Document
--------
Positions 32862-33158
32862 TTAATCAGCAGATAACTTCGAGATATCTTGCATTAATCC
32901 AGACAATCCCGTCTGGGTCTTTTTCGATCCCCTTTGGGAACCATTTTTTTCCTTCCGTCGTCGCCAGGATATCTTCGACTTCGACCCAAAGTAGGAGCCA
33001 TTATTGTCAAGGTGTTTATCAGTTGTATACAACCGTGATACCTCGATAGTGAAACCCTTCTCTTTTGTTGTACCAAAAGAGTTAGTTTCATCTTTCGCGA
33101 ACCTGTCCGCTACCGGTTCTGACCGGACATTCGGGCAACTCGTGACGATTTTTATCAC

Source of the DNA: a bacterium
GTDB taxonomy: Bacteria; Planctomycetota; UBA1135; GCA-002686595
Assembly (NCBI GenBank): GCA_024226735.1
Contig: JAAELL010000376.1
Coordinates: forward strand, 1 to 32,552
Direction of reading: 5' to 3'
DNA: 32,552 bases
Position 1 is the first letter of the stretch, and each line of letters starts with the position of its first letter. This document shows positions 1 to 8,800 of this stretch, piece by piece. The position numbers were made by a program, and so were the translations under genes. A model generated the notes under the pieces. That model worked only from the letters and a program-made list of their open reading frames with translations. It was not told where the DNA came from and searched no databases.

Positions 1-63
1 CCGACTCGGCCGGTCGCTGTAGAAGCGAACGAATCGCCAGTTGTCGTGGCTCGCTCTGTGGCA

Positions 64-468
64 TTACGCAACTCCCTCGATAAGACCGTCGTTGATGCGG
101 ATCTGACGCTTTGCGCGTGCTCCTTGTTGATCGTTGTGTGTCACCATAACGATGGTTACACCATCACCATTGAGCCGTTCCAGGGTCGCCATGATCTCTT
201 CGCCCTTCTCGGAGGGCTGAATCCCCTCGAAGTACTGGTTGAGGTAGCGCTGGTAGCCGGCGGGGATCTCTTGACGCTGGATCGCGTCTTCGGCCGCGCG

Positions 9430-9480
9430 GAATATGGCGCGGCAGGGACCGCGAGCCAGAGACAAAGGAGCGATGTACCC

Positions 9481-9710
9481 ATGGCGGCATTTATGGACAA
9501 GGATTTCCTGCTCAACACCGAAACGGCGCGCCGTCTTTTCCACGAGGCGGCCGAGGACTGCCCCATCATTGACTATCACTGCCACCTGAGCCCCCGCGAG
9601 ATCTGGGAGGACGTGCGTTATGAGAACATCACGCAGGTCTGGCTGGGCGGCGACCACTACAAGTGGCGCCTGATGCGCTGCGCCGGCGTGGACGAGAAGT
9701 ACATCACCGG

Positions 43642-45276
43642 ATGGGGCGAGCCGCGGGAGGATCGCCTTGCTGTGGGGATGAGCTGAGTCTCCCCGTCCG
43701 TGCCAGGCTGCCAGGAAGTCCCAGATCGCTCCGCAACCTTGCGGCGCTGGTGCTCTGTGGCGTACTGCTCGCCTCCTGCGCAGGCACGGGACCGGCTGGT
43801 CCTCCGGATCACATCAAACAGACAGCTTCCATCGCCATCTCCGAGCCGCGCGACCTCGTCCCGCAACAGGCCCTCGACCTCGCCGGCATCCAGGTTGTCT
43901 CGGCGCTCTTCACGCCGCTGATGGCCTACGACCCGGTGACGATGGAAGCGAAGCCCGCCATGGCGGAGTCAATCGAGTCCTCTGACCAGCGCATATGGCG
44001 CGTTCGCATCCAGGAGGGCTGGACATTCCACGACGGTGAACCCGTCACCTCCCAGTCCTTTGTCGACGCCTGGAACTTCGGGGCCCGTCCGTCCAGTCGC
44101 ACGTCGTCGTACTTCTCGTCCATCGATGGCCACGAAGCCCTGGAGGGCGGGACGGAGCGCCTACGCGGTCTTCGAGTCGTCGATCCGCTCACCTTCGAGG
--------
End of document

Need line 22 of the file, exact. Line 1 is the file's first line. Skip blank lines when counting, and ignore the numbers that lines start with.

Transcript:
Positions 9481-9710